In the 90s, I used to socialize with co-workers all the time and went into jobs assuming some people would turn into actual friends-- and they did. Things have changed. These days you may be watching a good percentage of those friends being walked out next week, or you may be leaving. To feel a sense of loyalty to a job, and get too involved with the people, is to invite heartbreak. Even if you're not in an industry that's tanking now, people just don't feel the same way about their jobs

                                                                                                  Plus, the words "open house" probably make some people feel like it's not as important if they show. Not saying it's your fault; from responses on this board it it clear that some people act this way all the time.

                                                                                                  1. re: bibi rose

                                                                                                    I don't necessarily think it has to do with times changing. I think it has to do on the demographics of a workplace. If you have a workplace where people tend to have families or other obligations outside of work, coworkers aren't going to want to spend time outside of work socializing with each other on a regular basis. I think people are more likely to develop friendships with people who are in the same stage of life as well. If you're working in a place where you're the only single among people who have families, it's not going to be an easy sell to socalize.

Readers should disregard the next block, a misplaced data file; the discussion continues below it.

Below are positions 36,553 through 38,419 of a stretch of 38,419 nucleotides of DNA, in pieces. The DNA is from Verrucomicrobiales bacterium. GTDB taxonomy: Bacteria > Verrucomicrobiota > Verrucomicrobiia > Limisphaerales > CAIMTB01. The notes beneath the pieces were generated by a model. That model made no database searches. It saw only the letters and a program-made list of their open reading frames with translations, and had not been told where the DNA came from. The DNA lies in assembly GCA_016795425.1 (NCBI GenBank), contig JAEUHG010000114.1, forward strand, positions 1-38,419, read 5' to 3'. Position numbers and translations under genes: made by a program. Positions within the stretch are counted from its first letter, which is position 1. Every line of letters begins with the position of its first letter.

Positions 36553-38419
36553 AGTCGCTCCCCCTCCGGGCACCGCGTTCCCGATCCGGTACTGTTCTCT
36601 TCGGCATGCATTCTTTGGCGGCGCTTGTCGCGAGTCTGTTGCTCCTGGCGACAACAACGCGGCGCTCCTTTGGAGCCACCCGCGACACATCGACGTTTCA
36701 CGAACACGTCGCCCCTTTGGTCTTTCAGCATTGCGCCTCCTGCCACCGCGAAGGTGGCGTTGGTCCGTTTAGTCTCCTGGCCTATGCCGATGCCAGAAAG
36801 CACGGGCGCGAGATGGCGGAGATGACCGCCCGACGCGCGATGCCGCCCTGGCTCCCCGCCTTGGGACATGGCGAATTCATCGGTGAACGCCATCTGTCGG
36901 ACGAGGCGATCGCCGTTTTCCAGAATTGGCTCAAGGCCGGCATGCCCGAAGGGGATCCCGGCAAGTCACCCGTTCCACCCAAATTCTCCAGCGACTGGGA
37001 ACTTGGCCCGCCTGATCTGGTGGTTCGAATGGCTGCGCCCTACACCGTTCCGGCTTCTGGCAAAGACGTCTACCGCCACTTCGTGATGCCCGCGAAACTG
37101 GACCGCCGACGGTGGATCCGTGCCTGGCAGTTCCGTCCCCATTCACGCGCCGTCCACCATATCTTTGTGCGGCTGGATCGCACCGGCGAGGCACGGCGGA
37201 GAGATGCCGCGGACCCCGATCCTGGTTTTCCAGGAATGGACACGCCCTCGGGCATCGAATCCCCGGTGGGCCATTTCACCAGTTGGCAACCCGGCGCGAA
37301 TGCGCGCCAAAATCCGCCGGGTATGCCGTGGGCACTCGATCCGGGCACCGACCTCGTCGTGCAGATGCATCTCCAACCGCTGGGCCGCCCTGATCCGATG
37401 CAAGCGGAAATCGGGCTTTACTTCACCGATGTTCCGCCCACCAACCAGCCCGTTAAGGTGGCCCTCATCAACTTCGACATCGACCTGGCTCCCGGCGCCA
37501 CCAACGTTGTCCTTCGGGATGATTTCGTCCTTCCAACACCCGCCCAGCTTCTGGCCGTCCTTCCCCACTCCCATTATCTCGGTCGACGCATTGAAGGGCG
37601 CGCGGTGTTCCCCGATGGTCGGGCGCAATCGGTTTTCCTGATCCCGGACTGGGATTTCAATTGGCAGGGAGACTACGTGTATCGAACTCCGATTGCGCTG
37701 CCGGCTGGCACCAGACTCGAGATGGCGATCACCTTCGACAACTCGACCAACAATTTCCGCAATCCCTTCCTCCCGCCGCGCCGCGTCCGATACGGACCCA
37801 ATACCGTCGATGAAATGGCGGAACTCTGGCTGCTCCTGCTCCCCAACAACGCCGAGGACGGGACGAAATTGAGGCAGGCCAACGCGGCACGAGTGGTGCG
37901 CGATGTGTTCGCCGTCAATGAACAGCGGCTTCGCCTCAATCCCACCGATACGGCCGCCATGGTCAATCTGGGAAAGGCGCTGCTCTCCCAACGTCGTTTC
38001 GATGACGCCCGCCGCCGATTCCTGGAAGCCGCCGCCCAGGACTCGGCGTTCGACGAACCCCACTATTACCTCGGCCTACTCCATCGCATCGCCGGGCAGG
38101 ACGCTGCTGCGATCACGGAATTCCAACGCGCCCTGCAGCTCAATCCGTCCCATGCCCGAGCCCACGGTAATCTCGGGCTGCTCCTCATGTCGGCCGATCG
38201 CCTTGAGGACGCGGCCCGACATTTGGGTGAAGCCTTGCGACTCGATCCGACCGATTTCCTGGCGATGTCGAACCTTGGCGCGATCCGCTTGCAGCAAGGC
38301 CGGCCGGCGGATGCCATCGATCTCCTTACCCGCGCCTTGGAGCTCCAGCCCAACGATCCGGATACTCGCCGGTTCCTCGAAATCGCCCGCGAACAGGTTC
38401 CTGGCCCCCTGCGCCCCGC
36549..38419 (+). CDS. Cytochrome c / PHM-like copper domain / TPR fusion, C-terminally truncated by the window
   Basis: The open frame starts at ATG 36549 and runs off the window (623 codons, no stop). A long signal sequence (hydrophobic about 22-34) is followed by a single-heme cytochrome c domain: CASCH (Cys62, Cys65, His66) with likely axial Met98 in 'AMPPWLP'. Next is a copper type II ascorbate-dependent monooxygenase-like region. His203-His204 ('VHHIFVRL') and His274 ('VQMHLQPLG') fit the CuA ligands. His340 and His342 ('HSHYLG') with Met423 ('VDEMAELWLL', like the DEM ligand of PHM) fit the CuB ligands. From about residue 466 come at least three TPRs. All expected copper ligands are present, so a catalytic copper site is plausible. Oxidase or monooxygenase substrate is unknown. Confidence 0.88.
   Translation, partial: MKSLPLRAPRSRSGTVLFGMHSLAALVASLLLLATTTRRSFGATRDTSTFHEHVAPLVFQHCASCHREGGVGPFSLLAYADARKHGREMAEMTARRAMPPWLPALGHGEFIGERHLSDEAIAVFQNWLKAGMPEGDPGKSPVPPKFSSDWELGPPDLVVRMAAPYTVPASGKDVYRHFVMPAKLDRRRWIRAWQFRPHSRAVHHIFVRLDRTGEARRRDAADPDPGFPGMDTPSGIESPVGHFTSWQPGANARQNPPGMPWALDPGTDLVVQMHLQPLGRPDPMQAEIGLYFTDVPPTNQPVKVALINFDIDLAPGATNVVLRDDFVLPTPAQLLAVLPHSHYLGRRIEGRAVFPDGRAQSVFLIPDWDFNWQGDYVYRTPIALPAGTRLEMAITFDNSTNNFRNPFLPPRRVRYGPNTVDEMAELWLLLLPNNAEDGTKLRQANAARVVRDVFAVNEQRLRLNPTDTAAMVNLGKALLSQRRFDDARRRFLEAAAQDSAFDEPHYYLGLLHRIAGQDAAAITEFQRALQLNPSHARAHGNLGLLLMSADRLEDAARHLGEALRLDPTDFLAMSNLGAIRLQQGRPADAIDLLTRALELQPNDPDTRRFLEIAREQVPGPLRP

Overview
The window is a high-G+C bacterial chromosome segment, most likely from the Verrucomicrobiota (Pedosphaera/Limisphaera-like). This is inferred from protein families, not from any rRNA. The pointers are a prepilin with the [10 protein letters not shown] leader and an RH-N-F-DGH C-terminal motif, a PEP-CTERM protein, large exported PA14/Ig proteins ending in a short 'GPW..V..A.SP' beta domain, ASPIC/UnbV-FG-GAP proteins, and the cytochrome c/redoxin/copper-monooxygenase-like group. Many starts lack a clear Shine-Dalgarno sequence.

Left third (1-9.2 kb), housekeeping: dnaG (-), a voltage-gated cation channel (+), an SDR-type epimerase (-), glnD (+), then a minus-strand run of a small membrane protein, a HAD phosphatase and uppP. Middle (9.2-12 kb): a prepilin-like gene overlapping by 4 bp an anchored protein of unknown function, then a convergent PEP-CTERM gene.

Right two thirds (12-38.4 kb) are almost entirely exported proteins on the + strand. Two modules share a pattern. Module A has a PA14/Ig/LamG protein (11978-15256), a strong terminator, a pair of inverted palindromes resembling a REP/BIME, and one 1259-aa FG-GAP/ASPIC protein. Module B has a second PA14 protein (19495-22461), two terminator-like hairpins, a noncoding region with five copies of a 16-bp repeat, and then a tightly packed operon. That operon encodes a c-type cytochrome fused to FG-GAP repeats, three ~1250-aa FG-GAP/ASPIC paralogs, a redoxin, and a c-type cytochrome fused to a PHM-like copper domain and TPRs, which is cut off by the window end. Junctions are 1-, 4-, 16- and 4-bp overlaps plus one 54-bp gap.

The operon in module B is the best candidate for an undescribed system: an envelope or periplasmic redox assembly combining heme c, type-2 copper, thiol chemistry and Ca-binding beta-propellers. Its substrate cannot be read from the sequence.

2. re: coastalconfessions